Congregation of Holy Cross – History
In the troubled period following the French Revolution (1789-1799), Basil Anthony Moreau (1799-1873), a priest of the diocese of Le Mans, founded the Congregation of Holy Cross.
The vision of a religious family
In response to certain needs of the devastated Church in France – particularly a shortage of priests, the de-Christianization of the French countryside, religious ignorance, and a general lack of instruction – Father Moreau, who had been ordained in 1821, planned to organize some clerics as Auxiliary Priests. By August 1835, he had recruited priests for this purpose. These Auxiliary Priests were to assist the diocese by preaching parish missions and by instructing youth, particularly in preparatory seminaries and colleges.
Only days after this group was first assembled, Father Moreau accepted responsibility for the Brothers of Saint Joseph, who had been founded fifteen years earlier by another priest of the same diocese, James Francis Dujarié, pastor of Ruillé-sur-Loir. They were zealous laymen who had been meeting the need for elementary education in villages of the region. For the sake of their common mission as educators in the faith, Moreau joined the Brothers of Saint Joseph and the Auxiliary Priests on March 1, 1837, in the Fundamental Act of Union. The newly established Association of Holy Cross took its name from the Sainte-Croix suburb of Le Mans, in which it was formed.
In 1838, Father Moreau gave a rule of life to the small band of laywomen he had gathered to provide domestic services for the priests and brothers. He would later direct them also to the work of education. At Sainte-Croix (Holy Cross), the suburb of Le Mans, he gradually formed the three groups into a single religious congregation composed of three autonomous societies. Each had its own authority structure, but all were united under a single general administration.
Beginning of the vowed life
Although ordained a diocesan priest, Father Moreau wanted Holy Cross to be a religious community conformed to Jesus Christ and bound to one another by the religious vows of poverty, chastity, and obedience. The first brothers professed their religious vows in 1836. Moreau himself, along with four other priests, made his religious profession on August 15, 1840. The first sisters professed vows four years later in 1844.
The priests, brothers, and sisters became known respectively as the Salvatorists, Josephites, and Marianites of Holy Cross. Their founder wished them to be united in their lives and in their work as “a visible imitation of the Holy Family.” He saw their union as “a powerful lever with which to move, direct and sanctify the whole world.” The motherhouse and its conventual church – Our Lady of Holy Cross – were to serve as the symbol and the center of this union. The feast of this church became the patronal feast for the entire family of Holy Cross: Our Lady of Sorrows.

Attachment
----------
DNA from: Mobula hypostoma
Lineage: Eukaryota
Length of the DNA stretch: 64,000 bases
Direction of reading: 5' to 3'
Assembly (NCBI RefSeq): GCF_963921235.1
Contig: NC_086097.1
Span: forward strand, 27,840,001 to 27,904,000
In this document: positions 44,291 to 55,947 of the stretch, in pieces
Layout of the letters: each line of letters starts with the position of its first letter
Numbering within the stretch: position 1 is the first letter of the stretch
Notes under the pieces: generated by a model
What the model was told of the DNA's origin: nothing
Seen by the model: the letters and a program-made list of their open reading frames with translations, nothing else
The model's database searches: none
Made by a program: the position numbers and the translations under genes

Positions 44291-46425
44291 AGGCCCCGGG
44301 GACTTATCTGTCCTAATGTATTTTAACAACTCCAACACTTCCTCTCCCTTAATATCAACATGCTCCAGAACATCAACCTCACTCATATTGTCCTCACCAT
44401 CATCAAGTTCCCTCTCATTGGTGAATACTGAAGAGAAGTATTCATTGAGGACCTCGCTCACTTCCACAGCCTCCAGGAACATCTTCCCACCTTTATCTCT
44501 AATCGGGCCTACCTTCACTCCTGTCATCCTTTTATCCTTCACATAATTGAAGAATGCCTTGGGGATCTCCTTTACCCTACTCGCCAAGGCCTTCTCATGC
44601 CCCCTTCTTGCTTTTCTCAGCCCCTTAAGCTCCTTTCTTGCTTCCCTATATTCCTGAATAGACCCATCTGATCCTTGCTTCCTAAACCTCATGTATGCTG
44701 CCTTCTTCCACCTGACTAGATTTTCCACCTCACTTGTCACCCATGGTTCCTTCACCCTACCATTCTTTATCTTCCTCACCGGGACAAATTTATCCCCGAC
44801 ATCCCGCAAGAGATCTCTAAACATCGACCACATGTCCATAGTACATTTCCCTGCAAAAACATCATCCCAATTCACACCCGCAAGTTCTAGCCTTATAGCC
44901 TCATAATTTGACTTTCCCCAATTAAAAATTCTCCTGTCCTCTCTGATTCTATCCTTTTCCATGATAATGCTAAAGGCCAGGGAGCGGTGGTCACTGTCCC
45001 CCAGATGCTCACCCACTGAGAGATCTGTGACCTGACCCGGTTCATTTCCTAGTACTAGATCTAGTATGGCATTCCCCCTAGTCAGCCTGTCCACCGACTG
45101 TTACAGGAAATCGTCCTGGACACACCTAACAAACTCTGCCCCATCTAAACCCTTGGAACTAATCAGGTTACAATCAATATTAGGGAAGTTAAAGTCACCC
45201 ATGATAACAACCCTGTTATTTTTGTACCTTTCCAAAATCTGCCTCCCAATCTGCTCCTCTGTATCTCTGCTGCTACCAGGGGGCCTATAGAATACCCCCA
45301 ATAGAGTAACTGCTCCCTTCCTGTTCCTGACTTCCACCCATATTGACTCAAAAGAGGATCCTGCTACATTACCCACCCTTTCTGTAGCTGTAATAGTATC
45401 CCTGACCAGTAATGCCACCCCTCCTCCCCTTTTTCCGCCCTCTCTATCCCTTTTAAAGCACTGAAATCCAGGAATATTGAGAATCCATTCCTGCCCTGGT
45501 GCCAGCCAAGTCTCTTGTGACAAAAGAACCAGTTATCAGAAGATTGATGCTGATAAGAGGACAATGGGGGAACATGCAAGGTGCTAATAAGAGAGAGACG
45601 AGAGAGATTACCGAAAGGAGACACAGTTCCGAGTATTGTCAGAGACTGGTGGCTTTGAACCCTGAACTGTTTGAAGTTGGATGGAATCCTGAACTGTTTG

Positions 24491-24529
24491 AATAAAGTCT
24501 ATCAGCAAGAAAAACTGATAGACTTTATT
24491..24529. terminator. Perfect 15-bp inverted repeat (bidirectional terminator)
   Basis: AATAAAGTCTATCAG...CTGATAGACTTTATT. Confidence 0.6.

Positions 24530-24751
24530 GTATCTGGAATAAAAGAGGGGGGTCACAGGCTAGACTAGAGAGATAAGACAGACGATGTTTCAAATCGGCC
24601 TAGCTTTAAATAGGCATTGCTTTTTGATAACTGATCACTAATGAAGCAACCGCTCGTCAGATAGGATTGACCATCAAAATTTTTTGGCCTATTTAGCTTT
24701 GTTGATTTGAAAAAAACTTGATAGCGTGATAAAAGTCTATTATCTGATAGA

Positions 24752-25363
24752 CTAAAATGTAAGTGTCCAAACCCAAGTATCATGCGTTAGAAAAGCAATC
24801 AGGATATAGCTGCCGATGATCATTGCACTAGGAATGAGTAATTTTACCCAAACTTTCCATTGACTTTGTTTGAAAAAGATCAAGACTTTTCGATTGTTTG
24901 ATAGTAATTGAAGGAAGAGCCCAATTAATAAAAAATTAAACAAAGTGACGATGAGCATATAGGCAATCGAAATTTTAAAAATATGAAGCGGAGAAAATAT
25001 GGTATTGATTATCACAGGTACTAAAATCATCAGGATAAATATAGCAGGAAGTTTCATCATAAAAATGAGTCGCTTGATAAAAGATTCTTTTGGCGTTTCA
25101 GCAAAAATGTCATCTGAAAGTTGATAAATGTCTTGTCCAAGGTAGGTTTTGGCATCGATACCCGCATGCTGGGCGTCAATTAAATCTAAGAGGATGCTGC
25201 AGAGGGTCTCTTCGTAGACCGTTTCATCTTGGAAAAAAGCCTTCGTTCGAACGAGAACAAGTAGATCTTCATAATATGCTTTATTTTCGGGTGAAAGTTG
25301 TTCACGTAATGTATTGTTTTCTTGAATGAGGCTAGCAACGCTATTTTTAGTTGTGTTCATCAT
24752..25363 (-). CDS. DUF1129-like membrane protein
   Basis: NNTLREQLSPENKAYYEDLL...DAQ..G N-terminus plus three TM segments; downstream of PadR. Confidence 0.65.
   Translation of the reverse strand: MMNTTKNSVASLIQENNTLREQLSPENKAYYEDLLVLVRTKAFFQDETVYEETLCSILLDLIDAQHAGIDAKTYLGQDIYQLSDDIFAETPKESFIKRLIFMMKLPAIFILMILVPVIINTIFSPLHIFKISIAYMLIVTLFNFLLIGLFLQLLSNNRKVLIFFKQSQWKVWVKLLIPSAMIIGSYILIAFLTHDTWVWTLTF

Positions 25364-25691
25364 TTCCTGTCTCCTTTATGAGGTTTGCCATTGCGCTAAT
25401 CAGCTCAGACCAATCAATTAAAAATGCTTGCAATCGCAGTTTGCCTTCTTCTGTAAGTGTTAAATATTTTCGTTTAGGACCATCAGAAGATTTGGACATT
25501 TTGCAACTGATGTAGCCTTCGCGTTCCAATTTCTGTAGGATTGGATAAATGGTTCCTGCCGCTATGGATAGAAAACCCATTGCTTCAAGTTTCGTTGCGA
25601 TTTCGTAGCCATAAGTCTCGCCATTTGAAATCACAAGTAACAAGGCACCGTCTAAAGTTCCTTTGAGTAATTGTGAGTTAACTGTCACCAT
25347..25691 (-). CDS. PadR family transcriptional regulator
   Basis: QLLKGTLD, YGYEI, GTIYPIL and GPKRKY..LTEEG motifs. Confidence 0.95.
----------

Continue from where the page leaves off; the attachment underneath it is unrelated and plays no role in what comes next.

Moreau believed that the work that God had entrusted to Holy Cross extended beyond the borders of France to the rest of the world. Within a few short years of founding Holy Cross, Moreau sent his priests, brothers, and sisters from France to Algeria (1840), the United States (1841), Canada (1847), Italy (1850), and East Bengal, or present-day India, and Bangladesh (1852).
On May 13, 1857, Pope Pius IX approved the first Constitutions of the Congregation of Holy Cross. This approbation made Holy Cross an official religious congregation under the direct authority of the Holy See. As part of its approval, however, the Vatican required that the sisters be in a separate congregation with a separate governance structure from the priests and the brothers.
The Marianites themselves received approbation for worldwide status in 1867, and in 1869 and 1883 sisters in two provinces in the United States and Canada acquired formal existence as independent congregations: the Sisters of the Holy Cross, and the Sisters of Holy Cross and of the Seven Dolors (since 1981, the Sisters of Holy Cross).
Trial and future growth
Soon after his project had received the endorsement of Pope Pius IX in 1857, struggles both frustrating and discouraging moved Father Moreau to resign as Superior General in 1866. Estranged from the community to which he had given his life, he resumed a preaching ministry of his own. It was the Marianite Sisters of Holy Cross who stood by him most loyally during his later years and who were with him when he died on 20 January 1873.
With the suppression of religious orders in France in 1903, North America became the focus of Holy Cross’ work and expansion. Numerous educational institutions, parishes, and other ministries were founded in the United States and Canada during these decades.
Around the world
Then, beginning in 1943, Holy Cross again expanded its work around the world, establishing missions in Chile (1943), Brazil (1943), Haiti (1944), Ghana (1957), Uganda (1958), Peru (1963), Kenya (1978), Mexico (1987), and Tanzania (1999). With the most recent establishment of a religious presence in the Philippines (2008), the Congregation of Holy Cross today serves in 16 different countries on five continents.
A half-century after Father Moreau’s death, the congregation came to restored reverence for its founder, reacquired the church of the motherhouse, and sought his canonization.
Basil Moreau was declared “venerable” by Pope John Paul II on April 12, 2003, and beatified by order of Pope Benedict XVI, on September 15, 2007, the Feast of Our Lady of Sorrows. Three years later, the first Saint of the Congregation of Holy Cross – Brother André Bessette – known as the “Miracle Man of Montreal,” was canonized by Pope Benedict XVI on October 17, 2010.